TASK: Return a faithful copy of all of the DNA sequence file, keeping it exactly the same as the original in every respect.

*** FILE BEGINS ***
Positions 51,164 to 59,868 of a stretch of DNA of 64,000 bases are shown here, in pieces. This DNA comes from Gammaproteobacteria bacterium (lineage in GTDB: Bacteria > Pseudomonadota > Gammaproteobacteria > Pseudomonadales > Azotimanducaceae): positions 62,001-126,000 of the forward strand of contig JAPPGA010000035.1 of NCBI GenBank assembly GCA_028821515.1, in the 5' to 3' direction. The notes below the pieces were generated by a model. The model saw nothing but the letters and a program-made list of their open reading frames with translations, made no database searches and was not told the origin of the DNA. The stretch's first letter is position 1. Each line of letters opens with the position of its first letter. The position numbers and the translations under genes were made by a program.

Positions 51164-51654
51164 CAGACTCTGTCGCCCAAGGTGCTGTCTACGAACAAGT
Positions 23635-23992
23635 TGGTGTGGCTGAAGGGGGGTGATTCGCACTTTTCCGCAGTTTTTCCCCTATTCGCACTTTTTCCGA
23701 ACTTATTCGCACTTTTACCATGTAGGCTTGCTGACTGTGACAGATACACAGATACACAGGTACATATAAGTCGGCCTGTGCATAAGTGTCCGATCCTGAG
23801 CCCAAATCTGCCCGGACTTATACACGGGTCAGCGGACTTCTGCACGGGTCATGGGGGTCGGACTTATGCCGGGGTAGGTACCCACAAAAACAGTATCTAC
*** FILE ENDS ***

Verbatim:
Positions 51,164 to 59,868 of a stretch of DNA of 64,000 bases are shown here, in pieces. This DNA comes from Gammaproteobacteria bacterium (lineage in GTDB: Bacteria > Pseudomonadota > Gammaproteobacteria > Pseudomonadales > Azotimanducaceae): positions 62,001-126,000 of the forward strand of contig JAPPGA010000035.1 of NCBI GenBank assembly GCA_028821515.1, in the 5' to 3' direction. The notes below the pieces were generated by a model. The model saw nothing but the letters and a program-made list of their open reading frames with translations, made no database searches and was not told the origin of the DNA. The stretch's first letter is position 1. Each line of letters opens with the position of its first letter. The position numbers and the translations under genes were made by a program.

Positions 51164-51654
51164 CAGACTCTGTCGCCCAAGGTGCTGTCTACGAACAAGT
Positions 23635-23992
23635 TGGTGTGGCTGAAGGGGGGTGATTCGCACTTTTCCGCAGTTTTTCCCCTATTCGCACTTTTTCCGA
23701 ACTTATTCGCACTTTTACCATGTAGGCTTGCTGACTGTGACAGATACACAGATACACAGGTACATATAAGTCGGCCTGTGCATAAGTGTCCGATCCTGAG
23801 CCCAAATCTGCCCGGACTTATACACGGGTCAGCGGACTTCTGCACGGGTCATGGGGGTCGGACTTATGCCGGGGTAGGTACCCACAAAAACAGTATCTAC